Romeo can be one of the least rewarding roles in the canon. He works incredibly hard in the first half of the play and then slowly fades from view in the second as Juliet’s story eclipses his. Dan Clegg brought unusual charm and skill to the part, and greatly benefited from the extensive cutting of Romeo’s mopiest and dopiest moments. He emerged as a genuinely tragic figure in the tomb scene, most moving when he unsuccessfully sought to scare Paris away to avoid killing him.
The other five cast members all played multiple roles with theatrical verve that made the production electrifying. Nick Gabriel (another veteran of the Arcadia cast) played Tybalt and Paris as entitled hipsters. Domenique Lozano doubled the Prince of Verona with the nurse, and excelled at both parts of this unlikely pairing. Arwen Anderson was a mousy Lady Capulet, but revelatory as Benvolio, where she out-guyed the guys when being one of the guys. Joseph J. Parks was the engine of the first act as the relentlessly and inappropriately libidinous Mercutio. It is, of course, necessary that this comic presence disappear from the last half of the play, and Parks is too irrepressible to hide effectively, but it is too bad that he could not be used for more than a cameo as the apothecary after intermission. He is too good to sacrifice.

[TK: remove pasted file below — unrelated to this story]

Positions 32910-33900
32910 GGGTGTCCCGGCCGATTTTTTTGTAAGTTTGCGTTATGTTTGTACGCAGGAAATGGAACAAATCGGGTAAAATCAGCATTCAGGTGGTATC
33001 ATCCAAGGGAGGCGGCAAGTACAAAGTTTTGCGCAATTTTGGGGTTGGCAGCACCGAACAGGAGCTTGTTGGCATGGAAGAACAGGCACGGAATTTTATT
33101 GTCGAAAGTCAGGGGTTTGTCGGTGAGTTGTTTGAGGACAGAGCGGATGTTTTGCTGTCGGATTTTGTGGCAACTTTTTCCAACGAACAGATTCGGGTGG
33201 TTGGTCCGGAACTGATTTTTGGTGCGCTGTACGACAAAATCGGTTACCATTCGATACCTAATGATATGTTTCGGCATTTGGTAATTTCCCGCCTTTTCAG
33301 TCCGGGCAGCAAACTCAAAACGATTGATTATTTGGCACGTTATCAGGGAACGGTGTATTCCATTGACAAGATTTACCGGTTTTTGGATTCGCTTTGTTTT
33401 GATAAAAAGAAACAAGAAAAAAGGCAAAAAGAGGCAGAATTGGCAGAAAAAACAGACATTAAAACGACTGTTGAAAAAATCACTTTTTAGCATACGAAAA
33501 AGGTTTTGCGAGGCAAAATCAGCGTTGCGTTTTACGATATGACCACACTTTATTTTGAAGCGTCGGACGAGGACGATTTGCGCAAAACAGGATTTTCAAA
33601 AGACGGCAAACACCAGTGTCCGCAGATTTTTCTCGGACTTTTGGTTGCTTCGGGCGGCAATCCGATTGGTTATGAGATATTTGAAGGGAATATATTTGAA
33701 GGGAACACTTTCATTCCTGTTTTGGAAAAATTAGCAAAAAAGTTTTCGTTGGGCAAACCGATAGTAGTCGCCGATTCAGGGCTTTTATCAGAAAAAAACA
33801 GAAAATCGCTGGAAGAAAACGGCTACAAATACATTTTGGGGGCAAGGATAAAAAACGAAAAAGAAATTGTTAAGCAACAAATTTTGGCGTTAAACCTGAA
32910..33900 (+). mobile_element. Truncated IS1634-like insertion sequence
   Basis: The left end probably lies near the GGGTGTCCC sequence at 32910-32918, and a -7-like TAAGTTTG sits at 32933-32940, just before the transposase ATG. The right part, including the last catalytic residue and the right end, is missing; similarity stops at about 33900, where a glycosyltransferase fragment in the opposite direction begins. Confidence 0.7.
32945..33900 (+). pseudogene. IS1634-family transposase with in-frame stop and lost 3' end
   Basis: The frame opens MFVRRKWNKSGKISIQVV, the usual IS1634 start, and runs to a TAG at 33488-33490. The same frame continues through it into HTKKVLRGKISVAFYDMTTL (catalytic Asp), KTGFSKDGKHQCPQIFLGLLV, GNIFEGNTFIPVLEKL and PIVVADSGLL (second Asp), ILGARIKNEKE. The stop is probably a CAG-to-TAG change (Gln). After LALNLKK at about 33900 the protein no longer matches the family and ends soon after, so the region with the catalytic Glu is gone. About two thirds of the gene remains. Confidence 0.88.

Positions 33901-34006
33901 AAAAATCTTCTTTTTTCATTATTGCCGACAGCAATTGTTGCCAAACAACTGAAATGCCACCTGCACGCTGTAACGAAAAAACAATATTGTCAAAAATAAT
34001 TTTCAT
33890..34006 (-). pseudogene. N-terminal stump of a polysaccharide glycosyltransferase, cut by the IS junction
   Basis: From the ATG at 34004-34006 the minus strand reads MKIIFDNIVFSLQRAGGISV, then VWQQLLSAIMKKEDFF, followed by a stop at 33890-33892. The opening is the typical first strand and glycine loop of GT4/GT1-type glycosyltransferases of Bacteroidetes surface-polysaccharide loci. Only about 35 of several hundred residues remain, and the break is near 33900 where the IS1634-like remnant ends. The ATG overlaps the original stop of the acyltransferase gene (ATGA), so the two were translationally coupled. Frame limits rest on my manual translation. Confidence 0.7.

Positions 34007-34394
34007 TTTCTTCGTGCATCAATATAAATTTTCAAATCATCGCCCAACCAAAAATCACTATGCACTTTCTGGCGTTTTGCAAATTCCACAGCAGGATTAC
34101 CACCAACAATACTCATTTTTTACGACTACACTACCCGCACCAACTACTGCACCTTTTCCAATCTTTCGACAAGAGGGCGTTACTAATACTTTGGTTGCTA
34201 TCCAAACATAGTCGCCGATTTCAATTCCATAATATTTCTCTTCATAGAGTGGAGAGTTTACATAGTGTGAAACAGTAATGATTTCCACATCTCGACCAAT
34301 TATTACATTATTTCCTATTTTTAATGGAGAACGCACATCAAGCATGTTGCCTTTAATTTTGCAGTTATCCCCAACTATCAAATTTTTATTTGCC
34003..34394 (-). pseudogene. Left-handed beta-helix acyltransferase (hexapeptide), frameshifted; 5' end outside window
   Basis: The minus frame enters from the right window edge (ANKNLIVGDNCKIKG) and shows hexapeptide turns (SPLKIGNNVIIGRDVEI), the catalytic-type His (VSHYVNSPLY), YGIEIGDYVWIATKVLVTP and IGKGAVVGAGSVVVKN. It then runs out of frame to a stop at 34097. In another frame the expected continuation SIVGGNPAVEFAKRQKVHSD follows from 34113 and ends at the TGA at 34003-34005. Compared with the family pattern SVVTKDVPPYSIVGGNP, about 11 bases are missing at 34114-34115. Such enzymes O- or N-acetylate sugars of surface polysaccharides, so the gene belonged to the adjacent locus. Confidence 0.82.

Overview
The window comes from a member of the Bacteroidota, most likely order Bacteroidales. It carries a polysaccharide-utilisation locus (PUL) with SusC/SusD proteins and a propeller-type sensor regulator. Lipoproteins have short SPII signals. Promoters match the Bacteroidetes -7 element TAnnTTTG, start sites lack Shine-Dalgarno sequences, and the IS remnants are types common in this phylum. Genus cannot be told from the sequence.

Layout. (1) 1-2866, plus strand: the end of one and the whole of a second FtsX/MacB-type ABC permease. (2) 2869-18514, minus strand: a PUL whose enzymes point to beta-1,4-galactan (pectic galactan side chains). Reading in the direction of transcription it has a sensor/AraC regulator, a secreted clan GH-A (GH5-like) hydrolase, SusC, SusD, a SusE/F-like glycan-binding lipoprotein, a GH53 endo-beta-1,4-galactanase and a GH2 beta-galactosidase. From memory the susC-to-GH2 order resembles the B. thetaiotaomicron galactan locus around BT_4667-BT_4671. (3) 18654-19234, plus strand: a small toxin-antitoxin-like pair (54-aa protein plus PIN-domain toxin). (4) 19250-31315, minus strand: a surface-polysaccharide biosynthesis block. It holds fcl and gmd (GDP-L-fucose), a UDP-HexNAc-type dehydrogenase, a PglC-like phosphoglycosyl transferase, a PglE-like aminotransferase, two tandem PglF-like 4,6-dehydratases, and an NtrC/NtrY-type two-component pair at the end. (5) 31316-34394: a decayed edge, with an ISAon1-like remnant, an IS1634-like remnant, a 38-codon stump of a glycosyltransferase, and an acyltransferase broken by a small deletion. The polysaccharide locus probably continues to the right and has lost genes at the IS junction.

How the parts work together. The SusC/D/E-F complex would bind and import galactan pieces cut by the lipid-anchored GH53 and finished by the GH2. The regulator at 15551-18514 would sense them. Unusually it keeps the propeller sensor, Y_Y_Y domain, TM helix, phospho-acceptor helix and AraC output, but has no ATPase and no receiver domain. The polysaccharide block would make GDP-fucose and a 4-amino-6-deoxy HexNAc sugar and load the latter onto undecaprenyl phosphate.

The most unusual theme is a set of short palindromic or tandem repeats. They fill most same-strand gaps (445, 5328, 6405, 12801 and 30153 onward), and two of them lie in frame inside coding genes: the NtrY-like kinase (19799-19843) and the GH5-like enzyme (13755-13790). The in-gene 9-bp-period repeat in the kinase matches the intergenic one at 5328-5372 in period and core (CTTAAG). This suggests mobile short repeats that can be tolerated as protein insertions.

The production ultimately rests on the skills of Dan Hiatt, who is onstage almost continuously in the second half as Friar Laurence, quick-changing into Lord Capulet, and then reappearing as the servant Peter. That he could walk to the edge of the platform, slip on a jacket, and return instantly as someone else for scene after scene was a confirmation of what every regular theater-goer in the Bay Area already knows: he is a consummate actor. It is worth the price of admission just to watch his transitions.
The production is so tightly focused, suiting the action to the word and the word to the action, that it is immediately affecting while serving as a model of narrative clarity. One might quibble with the unusual choice to strangle rather than stab Tybalt, only because it renders later references to shedding his blood very odd, but Shana Cooper’s direction is otherwise flawless. The fast-moving staging, stylized fights, smart transitions and beautiful use of the natural surround as scenery combined for the most rewarding (and least gimmicky) Shakespeare I’ve seen in ages. It was fresh and exciting.
I walked away thinking, “I bet that is exactly how it felt at the Globe.”